While I agree with some of Max Richtman's commentary on Social Security ("Protect senior programs," Feb. 17), many of his observations are misleading.
Certainly, most any poll will show that people do not want any benefit cuts, and I would bet that most would want benefits to increase. That's just human nature. As an old saying goes, "When you rob Peter to pay Paul, you'll always have Paul's vote."
However, his use of such terms and phrases as "earned benefits" and "economic reason" do not pass muster when certain facts are considered. For example, for the first 13 years that Social Security taxes were collected — that is, 1937 through 1949 — the maximum amount collected from any worker was $30 per year or 1 percent of the first $3,000 of wages. Certainly, the dollar was worth much more then (in fact, the Consumer Price Index has gone up approximately by a factor of 15), but that translates to a maximum of $450 in today's dollars, and $900 adding in the employer's contribution. Today, the maximum Social Security payment is over $24,000 per year, so that's a very good return on that $900 tax. Of course, most workers do not collect the maximum, but neither did they contribute the maximum.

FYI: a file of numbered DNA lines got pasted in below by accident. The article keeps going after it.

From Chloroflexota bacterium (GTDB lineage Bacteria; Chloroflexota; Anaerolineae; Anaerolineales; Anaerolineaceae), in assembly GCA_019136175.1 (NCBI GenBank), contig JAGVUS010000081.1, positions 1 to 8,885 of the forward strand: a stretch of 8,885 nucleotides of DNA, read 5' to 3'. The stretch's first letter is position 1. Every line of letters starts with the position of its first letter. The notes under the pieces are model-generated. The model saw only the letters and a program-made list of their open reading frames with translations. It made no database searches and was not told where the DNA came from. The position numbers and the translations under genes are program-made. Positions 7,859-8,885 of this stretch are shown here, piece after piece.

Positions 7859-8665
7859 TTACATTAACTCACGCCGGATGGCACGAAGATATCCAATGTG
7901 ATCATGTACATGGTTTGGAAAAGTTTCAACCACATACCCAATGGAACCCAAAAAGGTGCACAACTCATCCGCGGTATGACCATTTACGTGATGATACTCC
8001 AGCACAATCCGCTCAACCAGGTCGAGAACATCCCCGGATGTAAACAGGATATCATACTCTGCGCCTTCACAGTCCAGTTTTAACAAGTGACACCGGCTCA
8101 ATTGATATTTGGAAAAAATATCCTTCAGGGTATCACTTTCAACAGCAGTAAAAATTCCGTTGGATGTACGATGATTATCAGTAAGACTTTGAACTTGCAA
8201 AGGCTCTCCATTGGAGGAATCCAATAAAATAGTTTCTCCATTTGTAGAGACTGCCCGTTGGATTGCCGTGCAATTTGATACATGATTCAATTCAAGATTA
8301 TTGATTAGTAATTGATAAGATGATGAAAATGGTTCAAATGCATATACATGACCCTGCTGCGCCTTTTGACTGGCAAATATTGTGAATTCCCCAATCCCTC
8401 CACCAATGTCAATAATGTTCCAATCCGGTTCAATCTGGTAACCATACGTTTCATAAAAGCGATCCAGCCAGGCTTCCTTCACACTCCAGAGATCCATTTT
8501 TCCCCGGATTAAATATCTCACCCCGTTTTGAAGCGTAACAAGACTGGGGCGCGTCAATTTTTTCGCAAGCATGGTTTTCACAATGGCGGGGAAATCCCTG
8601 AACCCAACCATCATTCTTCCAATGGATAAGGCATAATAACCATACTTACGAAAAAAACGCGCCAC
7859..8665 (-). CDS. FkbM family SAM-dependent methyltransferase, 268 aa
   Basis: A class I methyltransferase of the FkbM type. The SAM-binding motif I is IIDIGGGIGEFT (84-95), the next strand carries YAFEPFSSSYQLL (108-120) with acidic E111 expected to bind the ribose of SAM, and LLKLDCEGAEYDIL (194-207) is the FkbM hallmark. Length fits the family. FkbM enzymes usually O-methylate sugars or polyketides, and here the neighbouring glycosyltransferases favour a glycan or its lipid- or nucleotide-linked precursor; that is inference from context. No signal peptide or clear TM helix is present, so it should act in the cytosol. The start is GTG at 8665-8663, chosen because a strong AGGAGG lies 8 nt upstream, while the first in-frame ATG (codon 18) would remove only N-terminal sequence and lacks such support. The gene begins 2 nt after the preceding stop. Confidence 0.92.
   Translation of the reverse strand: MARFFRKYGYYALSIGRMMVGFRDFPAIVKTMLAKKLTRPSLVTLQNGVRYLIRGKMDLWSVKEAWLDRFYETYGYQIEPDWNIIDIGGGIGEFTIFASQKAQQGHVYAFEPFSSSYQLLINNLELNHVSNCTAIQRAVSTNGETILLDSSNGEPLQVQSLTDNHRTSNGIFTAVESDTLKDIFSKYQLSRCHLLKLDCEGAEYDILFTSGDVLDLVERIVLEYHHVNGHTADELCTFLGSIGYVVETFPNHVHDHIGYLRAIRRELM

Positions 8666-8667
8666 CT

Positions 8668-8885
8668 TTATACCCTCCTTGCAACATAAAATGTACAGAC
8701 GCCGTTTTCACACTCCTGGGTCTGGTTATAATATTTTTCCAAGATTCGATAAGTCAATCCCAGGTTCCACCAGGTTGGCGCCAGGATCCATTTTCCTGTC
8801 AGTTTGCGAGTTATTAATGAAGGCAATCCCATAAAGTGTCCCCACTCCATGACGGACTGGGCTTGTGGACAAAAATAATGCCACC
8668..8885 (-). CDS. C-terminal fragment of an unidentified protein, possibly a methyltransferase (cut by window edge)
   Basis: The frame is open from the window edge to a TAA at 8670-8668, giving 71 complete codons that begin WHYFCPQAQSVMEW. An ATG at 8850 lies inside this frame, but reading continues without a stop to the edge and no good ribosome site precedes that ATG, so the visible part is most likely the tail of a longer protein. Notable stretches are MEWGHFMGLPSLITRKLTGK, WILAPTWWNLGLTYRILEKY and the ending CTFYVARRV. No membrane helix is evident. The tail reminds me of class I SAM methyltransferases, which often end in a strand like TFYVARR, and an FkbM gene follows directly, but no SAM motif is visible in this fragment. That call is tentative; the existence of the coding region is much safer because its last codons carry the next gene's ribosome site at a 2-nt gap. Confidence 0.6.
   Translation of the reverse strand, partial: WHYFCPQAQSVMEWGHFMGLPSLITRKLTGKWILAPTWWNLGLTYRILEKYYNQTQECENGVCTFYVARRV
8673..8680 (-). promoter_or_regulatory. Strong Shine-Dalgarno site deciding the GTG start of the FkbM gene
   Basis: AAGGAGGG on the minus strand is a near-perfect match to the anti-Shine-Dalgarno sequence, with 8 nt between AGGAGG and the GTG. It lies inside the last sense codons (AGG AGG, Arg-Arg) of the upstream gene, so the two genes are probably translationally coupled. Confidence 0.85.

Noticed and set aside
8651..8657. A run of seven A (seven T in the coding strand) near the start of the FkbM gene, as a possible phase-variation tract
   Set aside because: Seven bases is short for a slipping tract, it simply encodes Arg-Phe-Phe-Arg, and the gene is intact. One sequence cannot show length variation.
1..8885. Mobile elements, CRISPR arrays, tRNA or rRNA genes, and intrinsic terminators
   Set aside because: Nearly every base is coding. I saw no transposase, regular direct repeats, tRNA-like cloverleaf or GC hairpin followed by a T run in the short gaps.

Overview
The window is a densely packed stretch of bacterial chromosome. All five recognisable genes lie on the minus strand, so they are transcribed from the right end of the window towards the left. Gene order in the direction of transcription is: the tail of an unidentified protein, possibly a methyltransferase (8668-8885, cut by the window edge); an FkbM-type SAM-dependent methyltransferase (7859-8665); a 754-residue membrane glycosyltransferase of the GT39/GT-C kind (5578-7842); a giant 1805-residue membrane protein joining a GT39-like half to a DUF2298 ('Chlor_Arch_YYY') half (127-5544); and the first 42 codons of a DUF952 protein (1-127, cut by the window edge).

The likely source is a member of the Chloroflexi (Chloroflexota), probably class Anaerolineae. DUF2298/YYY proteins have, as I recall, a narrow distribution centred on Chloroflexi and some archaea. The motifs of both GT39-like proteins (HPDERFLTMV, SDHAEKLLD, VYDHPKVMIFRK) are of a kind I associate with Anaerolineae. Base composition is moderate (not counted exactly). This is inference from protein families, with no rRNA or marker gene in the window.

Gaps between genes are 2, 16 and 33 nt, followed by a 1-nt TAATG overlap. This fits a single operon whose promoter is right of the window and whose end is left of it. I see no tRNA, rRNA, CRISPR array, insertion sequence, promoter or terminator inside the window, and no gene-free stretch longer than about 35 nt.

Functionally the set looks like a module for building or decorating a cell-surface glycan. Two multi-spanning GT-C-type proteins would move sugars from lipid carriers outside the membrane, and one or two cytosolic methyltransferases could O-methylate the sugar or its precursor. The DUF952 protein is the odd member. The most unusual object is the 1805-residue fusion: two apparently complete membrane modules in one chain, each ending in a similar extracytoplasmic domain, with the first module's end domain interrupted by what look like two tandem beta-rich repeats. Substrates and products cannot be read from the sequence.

So while those workers of the 1940s did contribute, they are reaping far, far more benefits than they "earned." Of course, as time passed, Congress greatly increased the amount of the tax, so that it is now well over $6,000 per year, but benefits were increased even more, thus significantly contributing to our deficit problem.
I am a senior, and I like getting a bargain as much as anyone, but we really have to consider those young and middle-aged workers who are going to have to pay for our largesse unless some steps are taken.
Allan G. Scott, TowsonCopyright © 2014, The Baltimore Sun